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Tribute to Owen Nolan: 10 moments that best celebrate his hockey legacy (Video)

Greg Wyshynski
Puck Daddy

Owen Nolan is retiring as a member of the San Jose Sharks on Tuesday, a fitting end to a storied NHL career. If you play the Jersey Game — clear your head, say "Owen Nolan" and what sweater is he wearing in your mind's eye — chances are you're picturing him in a teal jersey, unless your favorite team was one of his seven NHL ports of call.

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From Ray Ratto of CSN Bay Area, in a piece that argues if Nolan's number should hang from the rafters at the Shark Tank:

Nolan was a good servant to the club in his eight years. He bounced around after being traded to Toronto in 2003, and never quite reached the heights predicted of him when he broke with the supremely talented but oddly underfunctional Quebec Nordiques, but he was a good Shark.

You may argue if he is the best Shark, and that answer will doubtless change as Joe Thornton, Patrick Marleau and the younger classes hit retirement age, but he is getting a reward for eight years (six full, and parts of two others) helping build a franchise, and being a credit to the club when it was going through its obvious growing pains.

He meant something special to the Sharks, but the Belfast native meant something to millions of other puckheads, too. Here are 10 moments that celebrate Owen Nolan's hockey legacy.

10. For Being At The Top of That Draft Class

The 1990 NHL Entry Draft was pretty decent. The players taken behind Owen Nolan, drafted first overall by the Quebec Nordiques: Petr Nedved, Keith Primeau, Mike Ricci, Jaromir Jagr, Darryl Sydor, Derian Hatcher. (Yeah, we skipped Scott Scissons; what of it?) Not only did Nolan go first overall in 1990, he accepted this honor with a mane of glorious hockey coif.

9. That He Could Still Do This At 37

Playing with the Minnesota Wild, Nolan undressed David Hale and then beat Antero Niittymaki with a falling shot to complete a coast-to-coast goal in 2009 — a reminder both that he was an ageless player and a hell of an offensive talent.

8. That He Humored The Swiss

After his NHL options dried up, Nolan left for the Swiss National League A and the ZSC Lions Zurich where played for one season at age 38 — and, as the video shows, he took it all in stride.

7. Delivering Bodychecks on Goalies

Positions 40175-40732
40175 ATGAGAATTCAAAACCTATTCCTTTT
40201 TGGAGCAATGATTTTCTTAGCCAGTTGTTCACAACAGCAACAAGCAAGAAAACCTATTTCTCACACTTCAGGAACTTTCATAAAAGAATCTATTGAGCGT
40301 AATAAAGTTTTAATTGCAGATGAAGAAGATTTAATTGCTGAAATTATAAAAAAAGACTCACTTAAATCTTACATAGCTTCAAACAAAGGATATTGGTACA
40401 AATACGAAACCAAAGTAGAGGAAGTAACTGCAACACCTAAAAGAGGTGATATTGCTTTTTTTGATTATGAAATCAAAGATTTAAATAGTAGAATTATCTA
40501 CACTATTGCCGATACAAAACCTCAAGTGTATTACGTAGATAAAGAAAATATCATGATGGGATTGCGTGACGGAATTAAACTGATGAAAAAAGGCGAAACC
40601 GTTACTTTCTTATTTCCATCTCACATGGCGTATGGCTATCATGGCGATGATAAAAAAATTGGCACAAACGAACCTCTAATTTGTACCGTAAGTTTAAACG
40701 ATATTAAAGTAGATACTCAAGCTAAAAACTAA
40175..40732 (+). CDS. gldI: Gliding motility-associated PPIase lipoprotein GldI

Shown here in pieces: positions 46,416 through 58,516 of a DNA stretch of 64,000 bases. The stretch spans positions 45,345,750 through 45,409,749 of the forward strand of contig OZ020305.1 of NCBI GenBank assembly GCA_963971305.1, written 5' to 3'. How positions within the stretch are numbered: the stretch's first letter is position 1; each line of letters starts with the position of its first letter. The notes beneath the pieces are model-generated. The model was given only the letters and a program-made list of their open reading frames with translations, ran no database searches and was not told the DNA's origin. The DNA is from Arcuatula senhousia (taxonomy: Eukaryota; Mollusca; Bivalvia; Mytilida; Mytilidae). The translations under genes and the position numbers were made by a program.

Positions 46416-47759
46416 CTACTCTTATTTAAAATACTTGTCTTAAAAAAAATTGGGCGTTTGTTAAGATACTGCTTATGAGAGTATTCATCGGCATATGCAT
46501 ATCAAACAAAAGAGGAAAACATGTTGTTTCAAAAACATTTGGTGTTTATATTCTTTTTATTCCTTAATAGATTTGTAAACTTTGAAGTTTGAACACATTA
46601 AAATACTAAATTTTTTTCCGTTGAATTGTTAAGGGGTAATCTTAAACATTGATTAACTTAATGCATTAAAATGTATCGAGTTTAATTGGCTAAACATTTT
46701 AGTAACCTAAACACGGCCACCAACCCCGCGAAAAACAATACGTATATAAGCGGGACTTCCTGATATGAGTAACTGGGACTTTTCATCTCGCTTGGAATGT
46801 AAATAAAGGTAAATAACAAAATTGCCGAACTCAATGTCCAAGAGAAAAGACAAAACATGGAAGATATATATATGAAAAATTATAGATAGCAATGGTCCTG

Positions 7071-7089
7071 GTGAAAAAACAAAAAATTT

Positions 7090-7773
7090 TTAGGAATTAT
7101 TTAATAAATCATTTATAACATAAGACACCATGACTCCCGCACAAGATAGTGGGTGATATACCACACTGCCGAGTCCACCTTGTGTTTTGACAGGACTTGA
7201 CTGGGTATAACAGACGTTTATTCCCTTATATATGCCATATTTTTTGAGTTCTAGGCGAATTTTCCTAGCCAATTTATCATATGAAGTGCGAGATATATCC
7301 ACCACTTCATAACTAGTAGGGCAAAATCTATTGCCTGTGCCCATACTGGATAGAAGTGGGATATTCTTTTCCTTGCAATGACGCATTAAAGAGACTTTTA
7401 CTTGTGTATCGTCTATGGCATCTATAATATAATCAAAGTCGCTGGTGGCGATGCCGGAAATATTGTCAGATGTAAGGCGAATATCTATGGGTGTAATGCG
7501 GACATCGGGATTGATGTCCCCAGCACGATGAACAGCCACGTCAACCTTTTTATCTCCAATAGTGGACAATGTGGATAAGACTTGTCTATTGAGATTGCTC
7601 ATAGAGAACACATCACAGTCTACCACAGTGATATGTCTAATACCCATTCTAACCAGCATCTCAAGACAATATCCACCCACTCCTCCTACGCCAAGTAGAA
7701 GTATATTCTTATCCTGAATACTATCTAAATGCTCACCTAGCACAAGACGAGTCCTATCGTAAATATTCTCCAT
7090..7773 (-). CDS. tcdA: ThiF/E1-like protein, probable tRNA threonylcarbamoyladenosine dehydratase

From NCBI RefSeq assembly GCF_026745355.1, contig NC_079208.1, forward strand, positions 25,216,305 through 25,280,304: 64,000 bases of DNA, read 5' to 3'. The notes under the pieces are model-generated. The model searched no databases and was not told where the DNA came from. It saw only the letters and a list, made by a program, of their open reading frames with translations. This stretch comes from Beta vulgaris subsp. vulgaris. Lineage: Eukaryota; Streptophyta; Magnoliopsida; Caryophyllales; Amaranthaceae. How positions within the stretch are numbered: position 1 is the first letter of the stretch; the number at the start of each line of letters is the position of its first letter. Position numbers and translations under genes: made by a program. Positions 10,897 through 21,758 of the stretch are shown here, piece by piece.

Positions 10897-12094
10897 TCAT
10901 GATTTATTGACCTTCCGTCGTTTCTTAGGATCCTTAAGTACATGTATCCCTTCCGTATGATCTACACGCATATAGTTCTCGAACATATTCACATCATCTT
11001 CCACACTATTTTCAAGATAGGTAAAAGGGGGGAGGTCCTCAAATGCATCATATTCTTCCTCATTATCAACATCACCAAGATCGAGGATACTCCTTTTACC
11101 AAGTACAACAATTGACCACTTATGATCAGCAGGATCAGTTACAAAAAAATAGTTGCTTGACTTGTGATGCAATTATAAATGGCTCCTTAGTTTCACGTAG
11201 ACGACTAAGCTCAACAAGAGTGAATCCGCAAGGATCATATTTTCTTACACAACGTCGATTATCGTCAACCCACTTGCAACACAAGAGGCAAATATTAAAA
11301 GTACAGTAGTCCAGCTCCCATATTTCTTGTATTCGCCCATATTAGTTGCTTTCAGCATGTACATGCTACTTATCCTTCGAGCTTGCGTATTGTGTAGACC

Nolan was never shy about playing physically against any opponent … and sometimes that meant taking a run at Ed Belfour on the end boards to spark a melee. (Belfour and Nolan were briefly teammates in the 1996-97 season).

6. He Was The NHL 2001 Video Game Cover Boy

Yes, Owen Nolan's star shone so bright that he was featured on the cover of EA Sports NHL 2001. Alas, with that honor comes an unfortunate consequence: Nolan was a victim of the EA Sports Cover Curse. (His cover is about 1:30 into this clip, but check out the whole thing for hockey video game covers and theme songs through the years.)

5. He Could Throw 'em

Owen Nolan would drop the gloves here and there each season, but when he needed to his fists would fly like he was in a pub brawl. This bout against Matthew Barnaby in 1996 was a good representation of his punching speed and power.

4. His Superman Punch on Grant Marshall

Of course, sometimes the punches arrive in a much less gentlemanly fashion. This flying Superman Punch on Grant Marshall of the Dallas Stars in Feb. 2001 earned Nolan an 11-game suspension from the NHL. Why did Nolan get 11 games despite Marshall missing just one with an injury? His GM with the Sharks, Dean Lombardi, theorized to CBC Sports: "It's no secret that Gary Bettman has an intense dislike for Dean Lombardi, professionally and personally," Lombardi said. "Our philosophies on sport and player relations probably have as much a chance of finding a common ground as the Arabs and the Israelis."

No, seriously, can you imagine if any of this was done or said in 2012?

3. The 1997 WHC Brawl

That's our hero, right in the thick of things in 1997 at the IIHF World Championships. He earned a 1-game suspension for his role here, despite protesting "I've never been speared so much in my whole career, let alone one game."

2. The 'Red Line' Goal vs. Roman Turek

In 2000, Nolan scored what would be the series-winning goal in Game 7 against the St. Louis Blues with a center ice blast that beat Roman Turek, leading the Sharks over the Presidents' Trophy-winning Blues. One year later, Turek would have his revenge.

1. The Called Shot

Finally, the most iconic moment for Nolan and perhaps for the NHL All-Star Game during that era. Nolan's "called shot" against Dominik Hasek in front of Sharks fans in San Jose, in a game that featured the glow puck.

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